Name State Institution Project
Matthew Dunne New York Manhattan College Undergraduate Student Research Program
State: New York
Institution: Manhattan College
Academic Discipline: Mechanical Engineering
Project Name: Undergraduate Student Research Program
Program Participation: Research Interest: In the spring of 2011, I was lucky enough to fulfill my dream of working for NASA via an internship through the Undergraduate Student Research Program at Johnson Space Center. As a NASA employee, I am particularly interested in research pertaining to Mission Control Center operations. This is important because real-time engineering decisions must be made constantly by all those involved at Mission Control in order to ensure mission success. My main project was the design of a software tool which Mission Control personnel use to generate a graphic of an approaching ISS visiting vehicle which can calculate angular offsets and save data for trend monitoring.
Biography: As a young child I saw math, science and engineering as an exciting way to understand the world in which we live. I realized that all man-made improvements were a direct result of the science, technology, engineering and mathematics (STEM) fields.
Today, as a young adult, my feelings toward STEM and the importance of same has not changed. As a NASA intern I used STEM to perform all of my duties. When a particular task was completed using science, technology, engineering or mathematics, I felt a great sense of accomplishment. It felt amazing using the skills I learned throughout my educational career and apply them to real world problems.
I feel that many young people have some natural interest in STEM fields. Whenever I am in a conversation with a younger person, I usually ask them about their interests. I then find a way to apply their interests to STEM using specific examples of how math and engineering played pivotal roles in how the particular things they are interested in came to be.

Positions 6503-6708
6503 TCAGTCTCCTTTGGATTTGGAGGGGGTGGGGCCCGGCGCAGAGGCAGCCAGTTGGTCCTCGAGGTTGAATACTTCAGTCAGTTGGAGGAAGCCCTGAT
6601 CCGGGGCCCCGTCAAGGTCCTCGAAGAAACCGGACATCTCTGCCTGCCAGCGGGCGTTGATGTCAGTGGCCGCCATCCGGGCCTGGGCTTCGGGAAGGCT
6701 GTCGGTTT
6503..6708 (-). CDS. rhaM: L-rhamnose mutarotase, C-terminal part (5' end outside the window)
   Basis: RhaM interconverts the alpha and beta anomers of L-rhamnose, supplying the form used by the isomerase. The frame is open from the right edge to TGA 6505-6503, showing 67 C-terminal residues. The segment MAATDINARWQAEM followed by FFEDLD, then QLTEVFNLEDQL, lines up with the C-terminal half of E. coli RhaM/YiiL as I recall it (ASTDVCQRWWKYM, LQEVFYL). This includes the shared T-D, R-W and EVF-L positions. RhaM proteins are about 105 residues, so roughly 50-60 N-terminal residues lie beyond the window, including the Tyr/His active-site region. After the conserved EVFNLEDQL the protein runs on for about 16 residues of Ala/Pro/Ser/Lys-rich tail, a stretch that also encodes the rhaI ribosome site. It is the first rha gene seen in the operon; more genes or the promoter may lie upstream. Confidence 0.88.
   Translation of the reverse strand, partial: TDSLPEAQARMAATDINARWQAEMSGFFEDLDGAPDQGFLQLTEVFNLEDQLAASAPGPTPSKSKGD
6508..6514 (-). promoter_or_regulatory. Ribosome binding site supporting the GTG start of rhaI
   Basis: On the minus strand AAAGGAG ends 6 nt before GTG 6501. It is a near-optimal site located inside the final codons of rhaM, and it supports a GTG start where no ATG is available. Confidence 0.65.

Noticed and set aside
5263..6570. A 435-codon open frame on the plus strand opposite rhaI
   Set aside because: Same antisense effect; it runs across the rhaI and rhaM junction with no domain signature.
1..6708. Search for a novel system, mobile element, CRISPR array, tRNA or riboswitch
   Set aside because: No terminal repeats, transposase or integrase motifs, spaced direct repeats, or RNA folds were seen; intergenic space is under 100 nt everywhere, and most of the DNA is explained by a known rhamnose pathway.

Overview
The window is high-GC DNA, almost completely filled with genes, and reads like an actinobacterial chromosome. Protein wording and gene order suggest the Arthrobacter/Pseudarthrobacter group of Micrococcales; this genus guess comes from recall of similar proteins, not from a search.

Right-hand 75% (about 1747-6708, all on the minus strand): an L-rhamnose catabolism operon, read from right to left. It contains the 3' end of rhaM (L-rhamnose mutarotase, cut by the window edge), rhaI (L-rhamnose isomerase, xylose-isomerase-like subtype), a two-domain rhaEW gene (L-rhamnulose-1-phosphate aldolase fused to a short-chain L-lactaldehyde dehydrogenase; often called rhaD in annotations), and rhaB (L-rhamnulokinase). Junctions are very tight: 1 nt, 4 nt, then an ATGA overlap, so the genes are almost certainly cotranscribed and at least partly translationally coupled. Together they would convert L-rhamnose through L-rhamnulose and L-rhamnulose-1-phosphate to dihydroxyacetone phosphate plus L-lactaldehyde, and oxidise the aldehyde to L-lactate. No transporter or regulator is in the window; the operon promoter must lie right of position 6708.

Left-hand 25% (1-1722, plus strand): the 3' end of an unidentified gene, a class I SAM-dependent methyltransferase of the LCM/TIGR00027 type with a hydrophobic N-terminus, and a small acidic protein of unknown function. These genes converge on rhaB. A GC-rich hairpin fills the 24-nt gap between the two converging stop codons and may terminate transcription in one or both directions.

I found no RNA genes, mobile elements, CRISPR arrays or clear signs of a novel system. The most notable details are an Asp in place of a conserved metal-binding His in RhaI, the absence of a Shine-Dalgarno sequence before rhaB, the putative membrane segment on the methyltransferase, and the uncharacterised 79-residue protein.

When talking with my peers I site specific interesting facts pertaining to STEM and the space industry. I find that people my age are more inclined to use sources such as the internet to further their understanding of STEM, should they desire to do so.
There are many reasons why I would like to be a NASA Student Ambassador. I feel confident I can do an excellent job in communicating to young people, as well as my fellow peers, about the Space Agency and what it does. I consider myself an above average communicator, whether it be in person, on the phone, or via the internet. Humbly, I also feel I am a likeable person and someone who will well represent NASA.
I always strive to be respectful, trustworthy and hard-working. These are the characteristics I value and what I believe are the reasons I have come this far in my life.
I feel that a large majority of people in this country have little knowledge about current NASA activities and missions. This is a shame, because the American Space Program needs the nation’s full support in order to continue their legacy of being leaders in space exploration.
Therefore, I want to be a NASA Student Ambassador so I can use my communication skills in order to help generate public interest in all NASA activities.
I am ready, willing and able to perform all the duties associated with being a NASA Student Ambassador, such as interacting with NASA affiliates, blogging, polling and attending various events. After college, I hope to start a career at NASA. I am completely devoted to this organization and everything for which it stands. I plan on using the NASA Student Ambassador program to further my passion and understanding of science, technology, engineering and mathematics as well as the National Aeronautics and Space Agency.
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[EDITOR NOTE: I put in the paragraphs. Too hard to read as a big glomp of text. Appologies in advance if it’s not right.
Dunne, Matthew [MC????]
[JR: While NASA would be a hard sell to this fat old white guy injineer, I’m glad my fellow future alum finds it motivating.]
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